By Keith Loria
A new joint study conducted by Hoyt Advisory Services and commissioned by the National Multifamily Housing Council (NMHC) and the National Apartment Association (NAA), revealed that by the year 2030, approximately 4.6 million new apartments will be needed in the United States to keep up with demand.
Among the causes of this pressing need are delayed marriages, an aging population and international immigration.
“There seems to have been a fundamental shift in attitude towards renting, in particular apartment rentals, and people are waiting longer to get married and have kids, and renting apartments lends itself to those who have not made those major life changes yet,” Caitlin Walter, director, research for the NMHC, told MHN. “Some Baby Boomers may not want to live in a single-family detached house anymore, they may want the flexibility that renting allows.”
In 2017, about 39 million people are calling apartments home, and since 2012, nearly 1 million new renter households were formed each year. Those numbers have led to exceeding capacity.
The report projected that it would take constructing at least 325,000 new apartment units every year to meet the increased demand, even though builders haven’t come close to that number in the past five years. In fact, between 2012 and 2016, only about 244,000 apartments were built each year.
“The goal of the report is to show that we’re going to have a hard time meeting this demand, especially at the pace of building that going on right now,” Walter said. “The most telling number in trying to meet the demand shows the current rate is not going to meet that demand. The research will hopefully get that discussion sparked in terms of what’s coming.”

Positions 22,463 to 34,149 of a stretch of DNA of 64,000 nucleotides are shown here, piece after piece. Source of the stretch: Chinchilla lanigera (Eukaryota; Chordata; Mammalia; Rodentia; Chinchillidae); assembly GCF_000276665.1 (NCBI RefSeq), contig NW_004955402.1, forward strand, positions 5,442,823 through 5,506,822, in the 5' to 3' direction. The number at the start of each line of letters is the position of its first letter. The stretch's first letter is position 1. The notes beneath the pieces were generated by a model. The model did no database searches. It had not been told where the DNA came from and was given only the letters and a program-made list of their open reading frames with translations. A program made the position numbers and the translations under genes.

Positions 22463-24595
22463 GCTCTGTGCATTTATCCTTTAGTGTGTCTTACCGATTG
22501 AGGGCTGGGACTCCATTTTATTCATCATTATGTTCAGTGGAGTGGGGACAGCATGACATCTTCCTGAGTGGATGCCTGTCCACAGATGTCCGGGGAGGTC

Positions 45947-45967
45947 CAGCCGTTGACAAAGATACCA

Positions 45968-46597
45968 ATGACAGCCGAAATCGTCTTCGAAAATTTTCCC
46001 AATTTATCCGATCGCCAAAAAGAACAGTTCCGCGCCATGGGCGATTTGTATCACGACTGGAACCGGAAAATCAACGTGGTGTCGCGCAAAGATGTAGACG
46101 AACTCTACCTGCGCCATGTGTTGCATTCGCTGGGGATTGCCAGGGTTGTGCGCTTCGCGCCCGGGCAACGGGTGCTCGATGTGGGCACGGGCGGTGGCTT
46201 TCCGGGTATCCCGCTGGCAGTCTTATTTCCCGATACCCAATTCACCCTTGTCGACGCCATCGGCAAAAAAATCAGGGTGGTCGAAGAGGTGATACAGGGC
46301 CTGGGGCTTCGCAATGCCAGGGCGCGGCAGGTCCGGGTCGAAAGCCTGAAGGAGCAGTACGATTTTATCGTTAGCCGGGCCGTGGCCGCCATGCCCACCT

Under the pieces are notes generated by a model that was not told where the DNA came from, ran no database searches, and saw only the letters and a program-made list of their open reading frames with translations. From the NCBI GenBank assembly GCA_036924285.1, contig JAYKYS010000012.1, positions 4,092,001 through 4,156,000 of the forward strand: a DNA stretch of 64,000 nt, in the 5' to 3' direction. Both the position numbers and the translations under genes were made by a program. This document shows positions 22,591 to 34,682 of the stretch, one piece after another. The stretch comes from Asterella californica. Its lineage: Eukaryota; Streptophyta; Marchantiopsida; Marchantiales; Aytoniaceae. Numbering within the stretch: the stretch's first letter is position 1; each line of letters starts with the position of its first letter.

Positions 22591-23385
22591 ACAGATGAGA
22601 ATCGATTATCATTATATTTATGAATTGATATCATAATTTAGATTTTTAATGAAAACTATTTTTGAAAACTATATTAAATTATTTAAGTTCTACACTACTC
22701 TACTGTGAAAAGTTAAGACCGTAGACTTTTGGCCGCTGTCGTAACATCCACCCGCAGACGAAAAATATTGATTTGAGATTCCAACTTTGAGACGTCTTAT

People are not buying houses the way they historically have, the report showed. Whereas 44 percent of all households in the United States were married couples with children in 1960, a 2017 world finds this number only at 19 percent.
“This is a problem with all price points, not just Class A properties, the entire spectrum,” Walter said. “We need to build units at the Class B and Class C levels as well, which might be more affordable to the workforce.”
The research also shows that an older population, which is one of the biggest areas of population growth, will drive future apartment demand, especially in the Northeast, where those 55 and older are expected to account for 30 percent of all rental households.
Cities in Need
According to the report, Raleigh, N.C., tops the list in terms of need, with 74,323 new apartments, an increase of 69 percent, needed to fill expected demand by the year 2030. That means the city would require an average 5,309 units more per year by then.
“Nationally and here in Raleigh, we’re experiencing fundamental shifts in our housing dynamics, as more people are moving away from buying houses and choosing apartments instead,” Jacob C. Rogers, Triangle Apartment Association’s government affairs director, said. “Population growth in the metro area has been fueled by migrations into the area, which are twice the natural population growth.”
Other cities that are high on the list include Orlando, Fla. (needing an increase of 56.7 percent), Austin, Texas (48.7 percent), and the New York City metro area, which will call for an additional 278,634 apartment units.
A follow-up report will be released in two weeks that will suggest solutions as to what can be done to meet the demand.